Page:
This guide was prepared to accompany David Korten’s article, “Religion, Science, and Spirit: A Sacred Story for Our Time.”

Thank you for reading David’s “Sacred Story.” It is, at once, a very personal story and a global story, inviting deep reflection and conversation. Engaging in conversation is a powerful way to connect with each other, ask the tough questions, practice expressing our insights and ideas, tell our personal stories, develop new common understanding, and fuel the transformation to a new Living Earth Economy.

Please share the essay with others, and consider initiating a conversation. To start the conversation, think of who you would like to include in a group discussion about the “Sacred Story” – a group of friends, co-workers, a book group, a group associated with your faith community, or fellow spiritual practitioners. Send the link to the essay with an invitation to a discussion circle.

We offer a few questions, here, to explore; please take liberties to use the ones most useful and/or adapt for your purpose.

  1. How would you describe your personal cosmology, your relationship with Living Earth, and your role or purpose in the universe?
  2. What is the source of your personal belief system about creation and our human place in it? Who and what life experiences have helped shape or influence your beliefs?
  3. What has sustained your beliefs over the years and/or how have they changed or evolved? To what do you attribute the changes?
  4. In what ways does your belief system manifest as practice in your daily life? How does it inform or influence your everyday relationships with people, with other living beings, with Earth, and with “things”?
  5. How do your beliefs help you respond to the conditions you experience or see around you or read about in the headlines, e.g., poverty, environmental destruction, war, corruption, and injustice?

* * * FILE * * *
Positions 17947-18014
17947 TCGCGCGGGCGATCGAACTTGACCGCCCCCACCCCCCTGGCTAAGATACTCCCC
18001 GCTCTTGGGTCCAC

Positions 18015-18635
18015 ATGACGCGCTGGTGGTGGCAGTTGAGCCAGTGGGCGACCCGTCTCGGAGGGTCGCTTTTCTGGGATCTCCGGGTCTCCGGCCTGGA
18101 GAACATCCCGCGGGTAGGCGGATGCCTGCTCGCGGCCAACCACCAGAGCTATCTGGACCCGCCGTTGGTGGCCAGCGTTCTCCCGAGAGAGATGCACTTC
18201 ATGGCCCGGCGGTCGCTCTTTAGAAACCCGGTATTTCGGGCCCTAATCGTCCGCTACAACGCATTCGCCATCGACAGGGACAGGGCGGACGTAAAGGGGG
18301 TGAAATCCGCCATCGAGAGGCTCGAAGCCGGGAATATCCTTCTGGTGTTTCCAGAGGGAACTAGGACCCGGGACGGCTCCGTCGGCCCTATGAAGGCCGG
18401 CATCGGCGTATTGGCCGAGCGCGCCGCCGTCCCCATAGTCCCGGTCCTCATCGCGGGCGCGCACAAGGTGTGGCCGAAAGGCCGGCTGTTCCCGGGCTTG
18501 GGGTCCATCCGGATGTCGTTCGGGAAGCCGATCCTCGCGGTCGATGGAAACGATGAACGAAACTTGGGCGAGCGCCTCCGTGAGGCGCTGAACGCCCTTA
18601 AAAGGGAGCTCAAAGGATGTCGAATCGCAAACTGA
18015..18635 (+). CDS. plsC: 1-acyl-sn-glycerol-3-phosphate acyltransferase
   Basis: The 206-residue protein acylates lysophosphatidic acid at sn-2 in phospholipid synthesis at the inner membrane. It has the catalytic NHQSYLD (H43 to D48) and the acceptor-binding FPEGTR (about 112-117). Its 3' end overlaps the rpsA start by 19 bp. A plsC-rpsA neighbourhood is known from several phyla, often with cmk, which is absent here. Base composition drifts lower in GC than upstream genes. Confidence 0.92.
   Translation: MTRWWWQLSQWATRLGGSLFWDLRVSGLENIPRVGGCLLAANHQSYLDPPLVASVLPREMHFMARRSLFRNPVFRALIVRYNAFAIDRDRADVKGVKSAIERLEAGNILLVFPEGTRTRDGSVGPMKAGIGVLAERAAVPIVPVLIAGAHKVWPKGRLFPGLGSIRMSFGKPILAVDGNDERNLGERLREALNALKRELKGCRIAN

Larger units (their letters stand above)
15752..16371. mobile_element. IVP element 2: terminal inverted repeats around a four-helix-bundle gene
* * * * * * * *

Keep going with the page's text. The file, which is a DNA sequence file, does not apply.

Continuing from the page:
6. What about the Sacred Story essay, in particular, rings true for you? What challenges your belief system?
  7. In what ways have you been exposed to or touched by the Distant Patriarch, the Grand Machine, and/or the Integral Spirit cosmologies? In what ways do these narratives reflect your own thinking and belief system about life?
  8. If you were to assume there is value in each of the three cosmologies, what do you find most appealing about each? What is the relationship between/among them?
  9. If you belong to a faith community and/or have a spiritual practice, how do the three cosmologies align – or not – with the doctrine or belief system associated with your religious/spiritual tradition or institution?
  10. “Our choice of creation stories has real world consequences.” What are the consequences of each of the three cosmologies over the next 10 years, 20 years, in your lifetime, for all future generations?
  11. If we were all to embrace the Integral Spirit cosmology, what is the potential for our human species? How would you envision life on Earth.
  12. In the essay, David observes that there is currently no major, formal institutional infrastructure for the Integral Spirit story. Is this a disadvantage or an advantage? Why? If there is no formal institutional support, how will the Integral Spirit narrative survive, spread, and become a conscious global reality?
  13. What value do you see in engaging in conversations about the three cosmologies and with whom would you most like to have this conversation? What questions would you want to explore?

Additional reading and conversation
In his beautiful short story, “Shooting Stars, Talking About & Living Spirit”, a family conversation about David’s essay, our friend Roberto Vargas invites us to capture the questions the essay raises within and among us and to remember and revisit places that help us feel one with spirit. Where are those places for you?